July 13, 2016: Biology
https://www.readbyqxmd.com/read/27399791/phenotype-as-agent-for-epigenetic-inheritance
#17
John S Torday, William B Miller
The conventional understanding of phenotype is as a derivative of descent with modification through Darwinian random mutation and natural selection. Recent research has revealed Lamarckian inheritance as a major transgenerational mechanism for environmental action on genomes whose extent is determined, in significant part, by germ line cells during meiosis and subsequent stages of embryological development. In consequence, the role of phenotype can productively be reconsidered. The possibility that phenotype is directed towards the effective acquisition of epigenetic marks in consistent reciprocation with the environment during the life cycle of an organism is explored...
July 8, 2016: Biology
https://www.readbyqxmd.com/read/27626454/giraffe-stature-and-neck-elongation-vigilance-as-an-evolutionary-mechanism
#18
REVIEW
Edgar M Williams
Giraffe (Giraffa camelopardalis), with their long neck and legs, are unique amongst mammals. How these features evolved is a matter of conjecture. The two leading ideas are the high browse and the sexual-selection hypotheses. While both explain many of the characteristics and the behaviour of giraffe, neither is fully supported by the available evidence. The extended viewing horizon afforded by increased height and a need to maintain horizon vigilance, as a mechanism favouring the evolution of increased height is reviewed...
2016: Biology
https://www.readbyqxmd.com/read/27618116/individual-differences-in-the-post-illumination-pupil-response-to-blue-light-assessment-without-mydriatics
#19
Jessica Bruijel, Wisse P van der Meijden, Denise Bijlenga, Farangis Dorani, Joris E Coppens, Bart H W Te Lindert, J J Sandra Kooij, Eus J W Van Someren
Melanopsin-containing retinal ganglion cells play an important role in the non-image forming effects of light, through their direct projections on brain circuits involved in circadian rhythms, mood and alertness. Individual differences in the functionality of the melanopsin-signaling circuitry can be reliably quantified using the maximum post-illumination pupil response (PIPR) after blue light. Previous protocols for acquiring PIPR relied on the use of mydriatics to dilate the light-exposed eye. However, pharmacological pupil dilation is uncomfortable for the participants and requires ophthalmological expertise...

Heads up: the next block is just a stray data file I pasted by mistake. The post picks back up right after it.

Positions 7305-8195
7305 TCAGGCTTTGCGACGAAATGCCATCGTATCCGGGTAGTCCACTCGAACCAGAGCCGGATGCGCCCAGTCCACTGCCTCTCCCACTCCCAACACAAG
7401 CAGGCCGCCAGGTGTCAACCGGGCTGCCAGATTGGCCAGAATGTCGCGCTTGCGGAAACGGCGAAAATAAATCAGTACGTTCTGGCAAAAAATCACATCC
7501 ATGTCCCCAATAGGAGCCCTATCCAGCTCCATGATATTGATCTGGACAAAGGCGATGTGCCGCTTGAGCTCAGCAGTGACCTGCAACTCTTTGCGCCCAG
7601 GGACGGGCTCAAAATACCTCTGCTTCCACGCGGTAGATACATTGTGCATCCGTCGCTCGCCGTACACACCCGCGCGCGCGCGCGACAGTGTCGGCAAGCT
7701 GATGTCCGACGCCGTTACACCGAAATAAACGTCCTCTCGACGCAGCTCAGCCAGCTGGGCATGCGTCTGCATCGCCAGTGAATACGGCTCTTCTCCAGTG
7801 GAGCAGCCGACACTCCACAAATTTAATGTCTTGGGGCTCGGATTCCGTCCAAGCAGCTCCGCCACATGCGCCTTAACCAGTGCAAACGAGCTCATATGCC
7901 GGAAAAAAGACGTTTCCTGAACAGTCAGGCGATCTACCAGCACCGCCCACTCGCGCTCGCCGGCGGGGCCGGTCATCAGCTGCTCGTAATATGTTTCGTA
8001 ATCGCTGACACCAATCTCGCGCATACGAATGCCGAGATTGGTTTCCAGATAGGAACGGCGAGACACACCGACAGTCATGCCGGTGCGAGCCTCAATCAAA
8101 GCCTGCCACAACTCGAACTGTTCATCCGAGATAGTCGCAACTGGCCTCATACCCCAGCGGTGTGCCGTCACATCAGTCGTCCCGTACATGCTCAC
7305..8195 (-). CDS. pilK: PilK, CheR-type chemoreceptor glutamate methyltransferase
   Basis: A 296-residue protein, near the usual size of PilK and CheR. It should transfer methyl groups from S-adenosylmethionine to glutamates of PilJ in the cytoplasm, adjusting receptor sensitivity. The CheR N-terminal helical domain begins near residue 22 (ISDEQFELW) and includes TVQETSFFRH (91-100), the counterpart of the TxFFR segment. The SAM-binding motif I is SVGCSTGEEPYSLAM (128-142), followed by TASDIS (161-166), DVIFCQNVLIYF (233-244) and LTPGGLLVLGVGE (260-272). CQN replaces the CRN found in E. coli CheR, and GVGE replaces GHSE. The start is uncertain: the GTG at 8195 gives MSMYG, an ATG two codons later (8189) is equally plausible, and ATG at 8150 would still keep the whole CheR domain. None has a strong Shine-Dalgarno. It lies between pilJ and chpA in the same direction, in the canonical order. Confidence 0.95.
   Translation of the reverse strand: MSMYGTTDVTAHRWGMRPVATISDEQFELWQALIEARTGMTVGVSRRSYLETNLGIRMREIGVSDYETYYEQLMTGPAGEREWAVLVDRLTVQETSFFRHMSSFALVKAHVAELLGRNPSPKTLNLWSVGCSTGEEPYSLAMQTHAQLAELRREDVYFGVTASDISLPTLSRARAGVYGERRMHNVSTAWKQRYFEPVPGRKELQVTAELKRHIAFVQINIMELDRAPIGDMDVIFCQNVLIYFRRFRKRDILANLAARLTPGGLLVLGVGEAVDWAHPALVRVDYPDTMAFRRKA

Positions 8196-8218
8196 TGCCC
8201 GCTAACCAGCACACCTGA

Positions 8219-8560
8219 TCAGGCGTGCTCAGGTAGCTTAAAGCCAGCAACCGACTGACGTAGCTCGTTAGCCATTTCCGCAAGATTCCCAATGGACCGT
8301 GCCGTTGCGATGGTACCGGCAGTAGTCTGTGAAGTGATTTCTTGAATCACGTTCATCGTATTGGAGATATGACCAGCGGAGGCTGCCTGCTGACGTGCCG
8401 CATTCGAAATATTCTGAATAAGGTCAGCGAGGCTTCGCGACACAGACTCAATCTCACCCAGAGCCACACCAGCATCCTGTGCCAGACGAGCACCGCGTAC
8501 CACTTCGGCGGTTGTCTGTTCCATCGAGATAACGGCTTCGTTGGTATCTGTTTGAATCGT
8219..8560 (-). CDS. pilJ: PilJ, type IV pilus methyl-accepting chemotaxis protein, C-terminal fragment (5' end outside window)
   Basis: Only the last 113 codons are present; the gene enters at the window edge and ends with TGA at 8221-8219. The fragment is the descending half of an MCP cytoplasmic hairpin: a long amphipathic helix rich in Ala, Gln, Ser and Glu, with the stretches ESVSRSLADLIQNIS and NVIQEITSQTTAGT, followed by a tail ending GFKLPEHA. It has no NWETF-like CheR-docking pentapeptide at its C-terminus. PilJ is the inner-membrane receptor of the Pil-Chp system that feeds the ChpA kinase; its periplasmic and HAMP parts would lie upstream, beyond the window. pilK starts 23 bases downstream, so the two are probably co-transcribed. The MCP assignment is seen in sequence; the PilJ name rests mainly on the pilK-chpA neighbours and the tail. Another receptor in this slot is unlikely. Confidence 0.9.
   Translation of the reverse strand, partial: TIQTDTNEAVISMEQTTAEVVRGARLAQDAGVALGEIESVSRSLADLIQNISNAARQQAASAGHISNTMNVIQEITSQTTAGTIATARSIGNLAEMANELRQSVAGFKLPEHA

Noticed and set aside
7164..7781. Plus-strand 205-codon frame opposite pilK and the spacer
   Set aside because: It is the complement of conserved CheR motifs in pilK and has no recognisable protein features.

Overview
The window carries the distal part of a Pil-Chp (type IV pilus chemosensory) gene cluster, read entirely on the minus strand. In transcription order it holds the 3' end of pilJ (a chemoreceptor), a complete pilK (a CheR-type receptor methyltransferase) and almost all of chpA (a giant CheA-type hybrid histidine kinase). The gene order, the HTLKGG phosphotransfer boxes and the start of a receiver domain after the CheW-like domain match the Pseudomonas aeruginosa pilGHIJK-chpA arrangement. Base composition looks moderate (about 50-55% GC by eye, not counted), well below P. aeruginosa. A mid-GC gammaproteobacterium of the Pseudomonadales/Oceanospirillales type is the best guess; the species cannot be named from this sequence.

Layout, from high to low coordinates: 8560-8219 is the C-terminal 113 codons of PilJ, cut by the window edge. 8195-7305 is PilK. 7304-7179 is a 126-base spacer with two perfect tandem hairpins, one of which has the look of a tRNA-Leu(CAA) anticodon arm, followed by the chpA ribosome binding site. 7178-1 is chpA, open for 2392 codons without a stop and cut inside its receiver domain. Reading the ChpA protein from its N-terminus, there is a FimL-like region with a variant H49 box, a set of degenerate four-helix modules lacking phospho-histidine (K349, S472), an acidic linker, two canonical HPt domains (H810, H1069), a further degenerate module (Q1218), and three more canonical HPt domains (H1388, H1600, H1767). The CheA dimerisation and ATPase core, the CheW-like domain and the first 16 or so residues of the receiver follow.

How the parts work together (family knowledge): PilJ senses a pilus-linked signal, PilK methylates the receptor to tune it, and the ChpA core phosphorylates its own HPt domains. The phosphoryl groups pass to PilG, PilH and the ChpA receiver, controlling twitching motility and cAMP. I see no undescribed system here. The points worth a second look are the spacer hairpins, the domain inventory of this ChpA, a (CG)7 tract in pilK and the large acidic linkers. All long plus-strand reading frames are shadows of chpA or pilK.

2016: Biology
https://www.readbyqxmd.com/read/27548240/quantifying-mosaic-development-towards-an-evo-devo-postmodern-synthesis-of-the-evolution-of-development-via-differentiation-trees-of-embryos
#20
Bradly Alicea, Richard Gordon
Embryonic development proceeds through a series of differentiation events. The mosaic version of this process (binary cell divisions) can be analyzed by comparing early development of Ciona intestinalis and Caenorhabditis elegans. To do this, we reorganize lineage trees into differentiation trees using the graph theory ordering of relative cell volume. Lineage and differentiation trees provide us with means to classify each cell using binary codes. Extracting data characterizing lineage tree position, cell volume, and nucleus position for each cell during early embryogenesis, we conduct several statistical analyses, both within and between taxa...
2016: Biology